These fears took the form of a raw heartache during the realization of the exhibition at the Musée d’Orsay, when tragedy befell her life. “Hafid, who inspired me so much by his own similarities with Baudelaire… contracted the Covid while my companion and father of my daughter was dying of cancer. I felt like the desperate old lady in The Parisian spleen“Dumas said, referring to the character she portrayed in the show. his painting The old woman’s despair (2020) shows a woman almost entirely erased of black pigment, curled up in a corner.

<a class=Charles Baudelaire (2020). Courtesy of Marlène Dumas. Photo: © Peter Cox, Eindhoven.” width=”811″ height=”1024″ data-srcset=”https://news.artnet.com/app/news-upload/2021/11/Marlene-Dumas_Charles-Baudelaire-811×1024.jpg 811w, https://news.artnet.com/app/news-upload/2021/11/Marlene-Dumas_Charles-Baudelaire-238×300.jpg 238w, https://news.artnet.com/app/news-upload/2021/11/Marlene-Dumas_Charles-Baudelaire-40×50.jpg 40w, https://news.artnet.com/app/news-upload/2021/11/Marlene-Dumas_Charles-Baudelaire-1521×1920.jpg 1521w” sizes=”(max-width: 811px) 100vw, 811px”/>

Charles Baudelaire (2020). Courtesy of Marlène Dumas. Photo: © Peter Cox, Eindhoven.

The artist nevertheless managed to frequent the Musée d’Orsay before the opening of the exhibition and was fully involved in the creation and hanging of “Conversations”, which presents some of his older works in dialogue with 19e-masters of the century. The project was intimidating. “It makes you humble,” she said. “It breaks your heart to see these guys really good again!” ”

Dumas decided to hang a large 2006 portrait of his friend, Moshekwa, near Van Gogh Starry Night, which greets visitors as they enter the galleries. Van Gogh “talks about not painting the wall behind his friend’s head, but infinity,” she said.

Holding her own opposition to towering male artists is nothing new for Dumas, who was never part of any artistic movement or group when she studied at the prestigious 1963 Ateliers in Haarlem, The Netherlands. She did figurative paintings when concept art still dominated the art scene and consciously chose to “compete with the boys a bit” early in her career, as she told reporters.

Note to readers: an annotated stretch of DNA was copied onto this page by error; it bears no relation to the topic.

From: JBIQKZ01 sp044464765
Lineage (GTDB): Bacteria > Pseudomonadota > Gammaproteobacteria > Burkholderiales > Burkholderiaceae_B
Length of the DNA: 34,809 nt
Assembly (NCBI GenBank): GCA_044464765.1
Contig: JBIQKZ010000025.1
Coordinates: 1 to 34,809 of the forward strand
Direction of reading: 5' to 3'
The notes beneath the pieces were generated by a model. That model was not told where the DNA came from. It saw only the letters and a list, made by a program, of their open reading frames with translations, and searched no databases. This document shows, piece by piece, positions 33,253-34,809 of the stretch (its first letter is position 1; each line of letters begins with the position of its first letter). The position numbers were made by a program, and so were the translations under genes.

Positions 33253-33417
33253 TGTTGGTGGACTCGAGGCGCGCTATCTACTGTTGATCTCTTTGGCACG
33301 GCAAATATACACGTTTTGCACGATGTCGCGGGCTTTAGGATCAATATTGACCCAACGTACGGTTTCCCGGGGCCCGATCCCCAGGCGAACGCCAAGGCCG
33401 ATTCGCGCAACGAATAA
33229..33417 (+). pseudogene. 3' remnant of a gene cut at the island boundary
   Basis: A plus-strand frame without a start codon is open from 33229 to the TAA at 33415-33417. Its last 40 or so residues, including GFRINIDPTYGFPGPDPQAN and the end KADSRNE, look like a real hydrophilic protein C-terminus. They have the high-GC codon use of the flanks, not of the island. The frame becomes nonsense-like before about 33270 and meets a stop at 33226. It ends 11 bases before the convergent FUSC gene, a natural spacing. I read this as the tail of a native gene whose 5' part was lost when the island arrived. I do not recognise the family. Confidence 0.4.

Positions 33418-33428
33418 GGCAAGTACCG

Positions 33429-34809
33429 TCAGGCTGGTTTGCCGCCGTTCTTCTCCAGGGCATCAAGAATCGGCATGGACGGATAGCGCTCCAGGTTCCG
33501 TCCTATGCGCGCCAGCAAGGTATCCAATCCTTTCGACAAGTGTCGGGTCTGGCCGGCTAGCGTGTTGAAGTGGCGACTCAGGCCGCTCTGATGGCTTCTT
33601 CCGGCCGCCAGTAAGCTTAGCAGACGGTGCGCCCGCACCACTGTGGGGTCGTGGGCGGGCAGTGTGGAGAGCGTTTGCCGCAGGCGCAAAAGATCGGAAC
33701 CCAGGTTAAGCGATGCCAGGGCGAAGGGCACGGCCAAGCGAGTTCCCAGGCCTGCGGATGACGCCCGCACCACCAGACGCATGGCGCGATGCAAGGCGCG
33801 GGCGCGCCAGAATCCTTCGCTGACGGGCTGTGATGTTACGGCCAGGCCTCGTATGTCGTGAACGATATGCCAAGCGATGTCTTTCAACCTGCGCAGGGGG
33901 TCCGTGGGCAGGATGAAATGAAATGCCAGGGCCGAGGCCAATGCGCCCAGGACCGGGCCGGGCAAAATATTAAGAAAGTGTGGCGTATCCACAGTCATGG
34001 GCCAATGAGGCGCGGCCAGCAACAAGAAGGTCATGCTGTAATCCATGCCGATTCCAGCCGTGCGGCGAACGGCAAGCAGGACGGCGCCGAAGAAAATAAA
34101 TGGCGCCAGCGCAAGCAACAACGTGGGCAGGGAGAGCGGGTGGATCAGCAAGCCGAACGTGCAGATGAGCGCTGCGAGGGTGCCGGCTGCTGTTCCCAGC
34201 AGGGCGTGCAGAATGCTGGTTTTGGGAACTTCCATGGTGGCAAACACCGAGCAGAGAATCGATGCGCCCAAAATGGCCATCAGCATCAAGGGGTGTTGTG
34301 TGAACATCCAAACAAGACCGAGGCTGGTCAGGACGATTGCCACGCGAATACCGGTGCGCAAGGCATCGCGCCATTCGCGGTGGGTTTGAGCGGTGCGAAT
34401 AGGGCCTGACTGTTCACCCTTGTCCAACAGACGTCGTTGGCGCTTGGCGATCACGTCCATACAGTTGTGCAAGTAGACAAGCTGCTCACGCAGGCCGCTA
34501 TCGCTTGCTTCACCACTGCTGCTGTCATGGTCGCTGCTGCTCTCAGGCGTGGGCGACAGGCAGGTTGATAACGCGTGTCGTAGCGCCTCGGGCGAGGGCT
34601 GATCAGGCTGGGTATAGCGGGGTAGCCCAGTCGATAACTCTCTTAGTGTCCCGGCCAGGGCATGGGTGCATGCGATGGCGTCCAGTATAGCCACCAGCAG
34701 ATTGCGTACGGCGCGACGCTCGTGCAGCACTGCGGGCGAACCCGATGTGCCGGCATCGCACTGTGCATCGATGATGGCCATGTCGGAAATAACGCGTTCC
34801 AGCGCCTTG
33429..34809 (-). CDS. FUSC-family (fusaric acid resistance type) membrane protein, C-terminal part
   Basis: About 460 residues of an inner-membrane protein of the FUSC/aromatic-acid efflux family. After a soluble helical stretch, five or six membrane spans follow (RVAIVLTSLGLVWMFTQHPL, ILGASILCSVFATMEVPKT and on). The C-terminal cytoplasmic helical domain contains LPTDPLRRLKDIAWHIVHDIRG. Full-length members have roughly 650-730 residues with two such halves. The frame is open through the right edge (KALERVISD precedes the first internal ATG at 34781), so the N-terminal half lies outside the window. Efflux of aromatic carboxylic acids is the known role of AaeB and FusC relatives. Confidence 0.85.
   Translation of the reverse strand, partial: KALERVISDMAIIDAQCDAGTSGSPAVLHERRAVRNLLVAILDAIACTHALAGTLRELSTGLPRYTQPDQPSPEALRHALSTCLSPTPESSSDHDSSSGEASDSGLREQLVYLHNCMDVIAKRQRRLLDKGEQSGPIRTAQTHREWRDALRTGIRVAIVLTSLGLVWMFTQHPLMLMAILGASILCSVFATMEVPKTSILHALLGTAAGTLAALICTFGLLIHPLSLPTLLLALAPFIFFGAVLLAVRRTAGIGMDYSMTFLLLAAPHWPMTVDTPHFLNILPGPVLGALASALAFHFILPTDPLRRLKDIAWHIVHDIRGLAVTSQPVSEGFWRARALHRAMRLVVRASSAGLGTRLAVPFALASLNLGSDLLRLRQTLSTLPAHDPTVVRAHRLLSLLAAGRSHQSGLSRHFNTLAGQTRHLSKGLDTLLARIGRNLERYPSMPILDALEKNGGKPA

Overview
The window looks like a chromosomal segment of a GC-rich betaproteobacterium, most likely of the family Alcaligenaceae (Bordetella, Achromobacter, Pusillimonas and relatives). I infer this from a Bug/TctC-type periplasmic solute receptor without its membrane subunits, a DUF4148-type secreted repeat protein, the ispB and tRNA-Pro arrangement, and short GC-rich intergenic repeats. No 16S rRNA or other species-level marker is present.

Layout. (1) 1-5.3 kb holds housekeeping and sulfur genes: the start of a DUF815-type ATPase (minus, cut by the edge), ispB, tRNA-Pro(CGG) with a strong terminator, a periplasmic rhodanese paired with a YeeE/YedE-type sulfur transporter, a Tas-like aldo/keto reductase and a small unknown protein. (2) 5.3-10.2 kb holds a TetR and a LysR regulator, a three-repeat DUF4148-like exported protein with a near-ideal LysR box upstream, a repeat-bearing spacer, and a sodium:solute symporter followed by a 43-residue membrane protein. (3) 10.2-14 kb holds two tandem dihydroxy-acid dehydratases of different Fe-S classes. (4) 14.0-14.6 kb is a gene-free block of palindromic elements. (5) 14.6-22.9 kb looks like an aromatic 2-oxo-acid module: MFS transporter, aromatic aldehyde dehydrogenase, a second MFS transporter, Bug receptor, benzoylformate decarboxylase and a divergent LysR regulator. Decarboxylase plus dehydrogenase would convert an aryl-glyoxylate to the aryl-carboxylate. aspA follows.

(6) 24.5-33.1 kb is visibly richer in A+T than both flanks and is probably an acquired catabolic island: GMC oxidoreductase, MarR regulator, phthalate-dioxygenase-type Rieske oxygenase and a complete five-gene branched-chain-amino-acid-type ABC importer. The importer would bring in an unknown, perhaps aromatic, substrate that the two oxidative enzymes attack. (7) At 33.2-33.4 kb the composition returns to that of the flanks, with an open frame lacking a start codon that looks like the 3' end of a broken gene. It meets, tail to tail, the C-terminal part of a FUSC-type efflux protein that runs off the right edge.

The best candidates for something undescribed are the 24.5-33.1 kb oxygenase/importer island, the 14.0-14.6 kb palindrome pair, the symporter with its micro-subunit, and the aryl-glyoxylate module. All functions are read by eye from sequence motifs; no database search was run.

that of Marlène Dumas

Presentation “Spleen de Paris” by Marlene Dumas at the Musée d’Orsay. Credit: Sophie Crépy.

Today Dumas is credited as one of the most influential painters alive. His work was the subject of a highly regarded retrospective in 2014 at the Stedelijk Museum in Amsterdam, who traveled to Tate Modern in London and the Beyeler Foundation in Basel.

When asked about the much-vaunted popularity of painting today, she seems to have retained some of the competitive judgment that motivated her in her early years. “There are a lot of terrible paintings,” she said. “Maybe more than ever. Everyone also takes selfies. Maybe less people should think they like paintings. They don’t always even take the time to look at what they say they like.

It’s hard not to agree. And in his own exhibition at the d’Orsay, some works admittedly work best in the larger context of the exhibition, while others are stand-alone masterpieces and among his strongest creations. Either way, it’s a safe guess that Dumas isn’t trying to please everyone, especially not when she puts everything she has and everything she loves on the canvas so that we took it with us in any way.

“Le Spleen de Paris” and “Conversations” by Marlene Dumas are on view at the Musée d’Orsay until January 30, 2022.